Interview with Chris Marcich, Head of HAVC: 2021 Is Shaping Up as Boom Year for Productions in Croatia


    ZAGREB: Croatia is again becoming an attractive filming destination, following the year of the pandemic. FNE talked to Chris Marcich, head of the Croatian Audiovisual Centre (HAVC), about dozens of new projects that are being filmed or announced.

    Chris Marcich, credit: HAVCFNE: Service productions in Croatia are restarting, a new project is announced almost every week. How many international films and TV series have been filmed in Croatia in 2021? How many are currently filming?

    Chris Marchich: The year 2021 is shaping up as a boom year for productions in Croatia, with at least eight domestic feature films, several minority coproductions, and some 20 international projects, of which six are now shooting or have been shot. We expect to be working at full capacity this year and are laying the foundations for expected future growth. There is pent-up global demand for high-end content and we intend to help meet it.

    FNE: What anti-epidemic measures are in place for international film workers coming to Croatia? Are there any additional incentives, having in mind higher production costs due to the measures?

    Chris Marchich: We take all the necessary precautions to ensure a safe working environment for film crews, in close consultation with the producers and our public health authorities. Minimum recommended safety standards are in place and are frequently exceeded. We also facilitate entry procedures for our international partners. All of this is taking place against the backdrop of a continuously improving epidemiological picture. As for additional costs, they form part of the local spend eligible for our cash rebate programme in the case of international productions.

    FNE: How many new projects will have been announced by the end of 2021? I know it’s hard to make such predictions, but what are the chances for filming to be disrupted again if the numbers of Coronavirus cases start growing after the summer tourist season?

    Chris Marchich: With the pace of vaccinations in full stride we expect that the effects of the Coronavirus will at last be tempered. Indeed, we have vaccinated our film workers on a priority basis thanks also to the support of our Minister of Culture and Media. That being said, our recent experience shows that shooting can be managed in a safe environment even if there is a worsening of the situation in the autumn of 2021.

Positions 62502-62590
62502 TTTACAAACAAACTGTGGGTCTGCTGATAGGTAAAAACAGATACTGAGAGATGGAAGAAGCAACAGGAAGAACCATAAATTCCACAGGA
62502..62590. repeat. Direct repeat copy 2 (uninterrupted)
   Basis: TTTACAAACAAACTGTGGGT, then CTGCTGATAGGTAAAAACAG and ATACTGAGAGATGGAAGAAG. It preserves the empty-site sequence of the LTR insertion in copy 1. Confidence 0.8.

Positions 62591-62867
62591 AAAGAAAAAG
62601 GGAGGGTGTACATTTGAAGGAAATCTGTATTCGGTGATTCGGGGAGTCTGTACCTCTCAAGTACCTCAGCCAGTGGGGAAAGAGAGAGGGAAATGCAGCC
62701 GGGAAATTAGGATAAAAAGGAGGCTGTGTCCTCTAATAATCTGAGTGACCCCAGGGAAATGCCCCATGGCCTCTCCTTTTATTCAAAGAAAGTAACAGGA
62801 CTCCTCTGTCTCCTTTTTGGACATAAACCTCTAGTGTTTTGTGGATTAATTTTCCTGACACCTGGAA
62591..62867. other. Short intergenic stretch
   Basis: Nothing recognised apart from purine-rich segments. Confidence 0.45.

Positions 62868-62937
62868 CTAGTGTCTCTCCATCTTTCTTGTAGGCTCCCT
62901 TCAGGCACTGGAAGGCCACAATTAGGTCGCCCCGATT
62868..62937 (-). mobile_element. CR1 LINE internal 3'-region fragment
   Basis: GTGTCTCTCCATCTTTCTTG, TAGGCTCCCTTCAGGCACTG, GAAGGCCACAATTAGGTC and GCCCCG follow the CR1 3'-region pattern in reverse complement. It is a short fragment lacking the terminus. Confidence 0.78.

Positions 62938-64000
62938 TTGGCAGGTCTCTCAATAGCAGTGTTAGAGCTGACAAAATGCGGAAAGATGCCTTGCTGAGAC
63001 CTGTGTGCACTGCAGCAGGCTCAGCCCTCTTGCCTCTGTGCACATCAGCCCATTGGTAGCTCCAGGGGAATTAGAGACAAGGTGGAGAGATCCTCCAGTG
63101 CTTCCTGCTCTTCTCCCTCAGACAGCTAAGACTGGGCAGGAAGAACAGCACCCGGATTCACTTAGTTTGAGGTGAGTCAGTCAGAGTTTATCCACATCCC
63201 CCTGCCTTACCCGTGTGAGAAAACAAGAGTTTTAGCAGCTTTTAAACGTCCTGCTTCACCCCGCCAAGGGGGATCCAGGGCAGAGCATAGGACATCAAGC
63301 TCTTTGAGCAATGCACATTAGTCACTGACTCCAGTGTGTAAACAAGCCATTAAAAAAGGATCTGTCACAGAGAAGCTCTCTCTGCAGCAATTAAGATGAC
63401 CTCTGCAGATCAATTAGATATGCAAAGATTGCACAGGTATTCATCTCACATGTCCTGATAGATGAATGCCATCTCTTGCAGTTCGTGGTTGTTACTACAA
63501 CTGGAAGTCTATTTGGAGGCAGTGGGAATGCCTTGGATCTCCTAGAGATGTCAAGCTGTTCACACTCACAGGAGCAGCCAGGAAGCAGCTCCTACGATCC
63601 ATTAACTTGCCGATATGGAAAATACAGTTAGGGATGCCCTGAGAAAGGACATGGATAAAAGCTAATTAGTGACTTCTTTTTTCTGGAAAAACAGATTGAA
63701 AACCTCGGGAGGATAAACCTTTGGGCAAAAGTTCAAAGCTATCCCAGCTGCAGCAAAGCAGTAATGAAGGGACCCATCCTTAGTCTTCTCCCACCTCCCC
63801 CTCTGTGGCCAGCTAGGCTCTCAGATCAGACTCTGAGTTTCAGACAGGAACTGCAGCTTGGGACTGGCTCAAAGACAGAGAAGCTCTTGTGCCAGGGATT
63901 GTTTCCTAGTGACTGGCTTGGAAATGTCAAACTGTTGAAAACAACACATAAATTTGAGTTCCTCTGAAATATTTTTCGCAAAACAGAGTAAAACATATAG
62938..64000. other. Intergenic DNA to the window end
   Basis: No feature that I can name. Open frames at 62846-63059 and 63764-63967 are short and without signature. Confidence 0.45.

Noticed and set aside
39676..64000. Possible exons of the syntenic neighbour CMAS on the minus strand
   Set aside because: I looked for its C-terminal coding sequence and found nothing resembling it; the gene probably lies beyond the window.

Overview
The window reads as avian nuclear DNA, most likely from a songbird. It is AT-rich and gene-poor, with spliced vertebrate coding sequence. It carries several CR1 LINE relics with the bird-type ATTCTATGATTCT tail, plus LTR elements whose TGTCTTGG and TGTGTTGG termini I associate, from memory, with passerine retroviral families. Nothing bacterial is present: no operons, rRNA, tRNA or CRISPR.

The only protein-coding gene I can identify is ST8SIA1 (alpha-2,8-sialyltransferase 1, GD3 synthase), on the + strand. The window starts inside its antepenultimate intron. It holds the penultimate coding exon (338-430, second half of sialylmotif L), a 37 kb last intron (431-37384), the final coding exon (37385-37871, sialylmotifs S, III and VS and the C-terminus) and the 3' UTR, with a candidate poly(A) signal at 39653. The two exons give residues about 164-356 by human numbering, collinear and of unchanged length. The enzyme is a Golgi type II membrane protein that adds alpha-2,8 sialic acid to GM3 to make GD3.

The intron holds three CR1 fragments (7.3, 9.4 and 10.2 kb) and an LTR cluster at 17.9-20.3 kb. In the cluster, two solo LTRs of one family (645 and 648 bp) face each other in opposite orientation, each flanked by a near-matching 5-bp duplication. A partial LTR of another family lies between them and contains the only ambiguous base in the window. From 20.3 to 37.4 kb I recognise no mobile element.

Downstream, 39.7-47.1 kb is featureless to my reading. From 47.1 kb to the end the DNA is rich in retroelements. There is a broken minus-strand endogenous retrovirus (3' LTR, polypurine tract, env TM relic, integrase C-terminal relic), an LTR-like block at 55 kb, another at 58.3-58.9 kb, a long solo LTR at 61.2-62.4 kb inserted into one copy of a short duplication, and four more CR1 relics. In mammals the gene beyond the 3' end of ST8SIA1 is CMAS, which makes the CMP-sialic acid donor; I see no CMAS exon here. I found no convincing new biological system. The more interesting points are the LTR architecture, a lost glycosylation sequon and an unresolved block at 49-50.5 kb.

FNE: In 2020 Croatia expected to reach a record local spending by international filmmakers, but in the end very few projects managed to be filmed. What is the final balance? Do you have any financial projections for this year?

    Chris Marchich: After a very promising start, production slowed considerably in 2020 reaching just over 25% of the record-breaking levels reached in 2019. All indications for 2021 suggest that we will pick-up where we left off in 2019. We have intensified our support for domestic productions. We are seeing more exciting projects combining quality minority coproductions with our Filming in Croatia programme. I hope this is a harbinger of future trends that combine our incentives and strengthen our own creative production capacity.

    FNE: Blaženko Boban, the Prefect of the Split-Dalmatia county, has recently admitted he was personally involved in the arson that destroyed the set of the American horror film The Omen in 2005. What is the climate for international productions in Croatia now? Could anything like that happen again?

    Chris Marchich: We are in the middle of local elections. The prefect was clearly grandstanding and playing to his conservative base in his public statement that stunned many of us. As the then mayor of a small town, he actively opposed the shooting of horror scenes of The Omen on the site of a sacral cemetery. At the time, he seized upon an act of arson on the stage to get his point across. How much he knew and when is a matter of conjecture and is under investigation by the police. His posturing is far from indicative of the welcoming environment we have nurtured for foreign investors in Croatia. The facts speak for themselves.